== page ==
And that'll do it for this time around. It's been a long time since I did a bloghouse nostalgia piece like this, I was pretty surprised to find so much of it on Bandcamp actually, so many times I've wanted to do posts like this but ended up on non-official Soundclouds or otherwise dead accounts - I did think about maybe making this one a little longer but I'm pretty content with it as-is, if only for that deep Justice cut alone. Things are winding down IRL so I may be a little more active than usual - there's a mountain of old posts that still need fixing to be re-published so it might not be 'new' content though. Still, I have the makings of another annual winter time mixtape cooking as well so that should be coming up fairly soon, will be a good time. Until next time - as always, stay safe and enjoy the music.


Thursday 9 December 2021

Situational Report

Stuart Davis - New York Waterfront (1938)

Back with a slightly delayed update on Bandcamp Friday pickings up - but if the trains can get away with it then so can I. Not much different to report really, I did end up with pretty much everything that I posted about on the day but with a couple extras but I thought I'd give a little rundown anyway. Let's get stuck in.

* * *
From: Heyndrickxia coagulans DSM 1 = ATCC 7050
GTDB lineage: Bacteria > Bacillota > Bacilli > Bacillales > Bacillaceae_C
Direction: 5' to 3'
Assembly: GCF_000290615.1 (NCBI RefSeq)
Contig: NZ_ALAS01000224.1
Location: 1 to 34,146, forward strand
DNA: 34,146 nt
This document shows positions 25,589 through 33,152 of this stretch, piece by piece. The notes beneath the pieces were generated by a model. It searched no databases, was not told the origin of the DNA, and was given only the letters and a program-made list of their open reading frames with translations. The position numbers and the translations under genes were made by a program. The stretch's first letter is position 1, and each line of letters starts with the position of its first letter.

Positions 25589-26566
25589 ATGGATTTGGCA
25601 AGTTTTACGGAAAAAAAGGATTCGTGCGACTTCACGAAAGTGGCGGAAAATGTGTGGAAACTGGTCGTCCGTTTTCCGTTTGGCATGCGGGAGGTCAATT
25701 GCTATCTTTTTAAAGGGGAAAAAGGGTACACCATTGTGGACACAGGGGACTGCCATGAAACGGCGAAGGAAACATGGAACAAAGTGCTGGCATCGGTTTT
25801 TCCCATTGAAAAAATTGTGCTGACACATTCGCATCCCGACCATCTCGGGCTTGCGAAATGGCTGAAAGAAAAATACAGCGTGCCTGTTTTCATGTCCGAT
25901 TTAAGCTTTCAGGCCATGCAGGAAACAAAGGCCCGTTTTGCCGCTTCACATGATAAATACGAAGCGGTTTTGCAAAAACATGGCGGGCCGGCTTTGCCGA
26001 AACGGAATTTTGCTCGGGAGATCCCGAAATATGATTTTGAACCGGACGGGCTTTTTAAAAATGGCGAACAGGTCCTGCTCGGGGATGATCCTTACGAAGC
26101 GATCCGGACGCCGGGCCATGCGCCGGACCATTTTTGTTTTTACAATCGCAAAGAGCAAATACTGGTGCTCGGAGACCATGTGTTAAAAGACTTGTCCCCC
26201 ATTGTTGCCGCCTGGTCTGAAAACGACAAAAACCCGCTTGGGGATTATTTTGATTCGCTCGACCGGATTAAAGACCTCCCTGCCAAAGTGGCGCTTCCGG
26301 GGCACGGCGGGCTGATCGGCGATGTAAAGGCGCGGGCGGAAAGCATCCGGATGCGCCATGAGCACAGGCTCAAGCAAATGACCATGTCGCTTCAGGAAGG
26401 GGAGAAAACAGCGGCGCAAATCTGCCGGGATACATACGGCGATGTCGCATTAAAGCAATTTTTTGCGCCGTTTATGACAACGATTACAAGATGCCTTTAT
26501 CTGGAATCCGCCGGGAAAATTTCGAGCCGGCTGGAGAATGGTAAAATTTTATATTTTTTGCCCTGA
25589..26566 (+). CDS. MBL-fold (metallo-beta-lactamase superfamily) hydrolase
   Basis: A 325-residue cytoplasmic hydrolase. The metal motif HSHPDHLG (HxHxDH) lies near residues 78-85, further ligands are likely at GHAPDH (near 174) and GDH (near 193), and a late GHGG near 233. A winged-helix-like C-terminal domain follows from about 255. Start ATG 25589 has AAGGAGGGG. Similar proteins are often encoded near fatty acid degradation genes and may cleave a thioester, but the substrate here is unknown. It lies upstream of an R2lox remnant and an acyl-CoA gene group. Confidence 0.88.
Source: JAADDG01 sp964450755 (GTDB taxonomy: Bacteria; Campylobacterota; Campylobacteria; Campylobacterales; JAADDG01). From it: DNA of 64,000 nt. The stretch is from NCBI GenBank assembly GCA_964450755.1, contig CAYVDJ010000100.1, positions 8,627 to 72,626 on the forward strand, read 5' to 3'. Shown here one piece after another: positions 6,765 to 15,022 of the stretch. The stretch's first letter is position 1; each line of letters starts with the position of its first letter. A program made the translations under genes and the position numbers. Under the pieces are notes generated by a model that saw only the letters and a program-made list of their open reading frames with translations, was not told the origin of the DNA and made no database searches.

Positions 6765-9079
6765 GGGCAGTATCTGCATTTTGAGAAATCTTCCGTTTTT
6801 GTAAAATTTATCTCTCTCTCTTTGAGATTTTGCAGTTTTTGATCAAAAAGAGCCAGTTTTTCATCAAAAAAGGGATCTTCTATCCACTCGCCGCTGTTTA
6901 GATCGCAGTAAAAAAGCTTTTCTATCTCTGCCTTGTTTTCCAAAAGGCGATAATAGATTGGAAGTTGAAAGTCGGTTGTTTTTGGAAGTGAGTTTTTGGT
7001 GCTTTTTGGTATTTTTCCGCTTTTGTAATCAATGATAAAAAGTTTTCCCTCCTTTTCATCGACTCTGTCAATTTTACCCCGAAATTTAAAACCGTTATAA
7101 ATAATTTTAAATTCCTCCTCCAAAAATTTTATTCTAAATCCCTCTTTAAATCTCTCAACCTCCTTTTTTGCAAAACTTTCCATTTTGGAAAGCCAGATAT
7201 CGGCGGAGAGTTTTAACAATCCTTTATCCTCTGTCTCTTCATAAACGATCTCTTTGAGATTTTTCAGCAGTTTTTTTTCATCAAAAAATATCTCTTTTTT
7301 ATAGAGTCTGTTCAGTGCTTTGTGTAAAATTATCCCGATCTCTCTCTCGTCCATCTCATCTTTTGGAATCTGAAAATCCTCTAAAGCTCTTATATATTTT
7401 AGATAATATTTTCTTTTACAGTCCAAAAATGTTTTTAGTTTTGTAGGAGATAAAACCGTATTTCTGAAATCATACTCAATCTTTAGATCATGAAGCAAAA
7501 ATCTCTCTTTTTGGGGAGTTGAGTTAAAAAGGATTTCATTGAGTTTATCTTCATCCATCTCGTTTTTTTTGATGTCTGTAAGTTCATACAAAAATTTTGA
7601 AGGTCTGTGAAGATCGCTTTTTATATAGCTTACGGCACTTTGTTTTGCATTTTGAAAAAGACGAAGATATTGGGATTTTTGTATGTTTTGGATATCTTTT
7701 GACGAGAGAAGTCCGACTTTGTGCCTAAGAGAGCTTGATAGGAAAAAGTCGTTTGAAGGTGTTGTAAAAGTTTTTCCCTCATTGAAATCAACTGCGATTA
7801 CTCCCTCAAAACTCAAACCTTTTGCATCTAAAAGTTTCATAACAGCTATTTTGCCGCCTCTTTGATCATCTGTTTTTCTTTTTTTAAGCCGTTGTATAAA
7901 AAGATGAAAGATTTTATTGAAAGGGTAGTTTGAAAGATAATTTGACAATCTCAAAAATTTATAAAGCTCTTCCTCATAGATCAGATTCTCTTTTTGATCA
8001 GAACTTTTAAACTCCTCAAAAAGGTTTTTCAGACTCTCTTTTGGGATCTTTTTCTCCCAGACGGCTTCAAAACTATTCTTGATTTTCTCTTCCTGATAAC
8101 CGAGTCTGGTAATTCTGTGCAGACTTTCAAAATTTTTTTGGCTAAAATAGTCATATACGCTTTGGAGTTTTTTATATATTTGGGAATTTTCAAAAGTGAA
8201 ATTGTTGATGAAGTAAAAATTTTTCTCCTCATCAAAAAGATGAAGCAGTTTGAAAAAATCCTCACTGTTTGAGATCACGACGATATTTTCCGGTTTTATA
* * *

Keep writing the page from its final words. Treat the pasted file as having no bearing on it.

Some more Zamilska this time, I did mention in passing last time that it was part of my listening but didn't end up posting any. My definition form last time rings true - Zamilska is an absolute master of her distinct brand of incredibly atmospheric techno - heavy and claustrophobic, usually makes for an intense listen. I've been absolutley addicted to Back lately, cut from the same sort of cloth as Moderat's first album which I've been revisiting as of late. This is the kind of track that is screaming out to be used as an introduction to to a set or mixtape, the steady build and eventual payoff of that lurking melody in the background is absolutely brilliant. A lumbering beast that takes a while to get going, but once it does, it's a perfect example of Zamilska's output.